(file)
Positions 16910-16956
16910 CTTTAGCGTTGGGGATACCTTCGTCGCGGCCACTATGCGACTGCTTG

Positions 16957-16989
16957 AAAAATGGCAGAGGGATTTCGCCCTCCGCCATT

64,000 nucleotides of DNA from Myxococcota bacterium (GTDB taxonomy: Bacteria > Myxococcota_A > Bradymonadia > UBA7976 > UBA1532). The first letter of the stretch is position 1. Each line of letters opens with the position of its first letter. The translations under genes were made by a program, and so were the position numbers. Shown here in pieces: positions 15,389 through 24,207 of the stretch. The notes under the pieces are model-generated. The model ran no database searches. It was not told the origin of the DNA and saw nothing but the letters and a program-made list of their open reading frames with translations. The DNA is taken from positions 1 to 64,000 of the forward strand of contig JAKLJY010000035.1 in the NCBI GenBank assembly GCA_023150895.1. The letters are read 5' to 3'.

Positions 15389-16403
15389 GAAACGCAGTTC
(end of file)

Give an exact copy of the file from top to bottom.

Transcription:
Positions 16910-16956
16910 CTTTAGCGTTGGGGATACCTTCGTCGCGGCCACTATGCGACTGCTTG

Positions 16957-16989
16957 AAAAATGGCAGAGGGATTTCGCCCTCCGCCATT

64,000 nucleotides of DNA from Myxococcota bacterium (GTDB taxonomy: Bacteria > Myxococcota_A > Bradymonadia > UBA7976 > UBA1532). The first letter of the stretch is position 1. Each line of letters opens with the position of its first letter. The translations under genes were made by a program, and so were the position numbers. Shown here in pieces: positions 15,389 through 24,207 of the stretch. The notes under the pieces are model-generated. The model ran no database searches. It was not told the origin of the DNA and saw nothing but the letters and a program-made list of their open reading frames with translations. The DNA is taken from positions 1 to 64,000 of the forward strand of contig JAKLJY010000035.1 in the NCBI GenBank assembly GCA_023150895.1. The letters are read 5' to 3'.

Positions 15389-16403
15389 GAAACGCAGTTC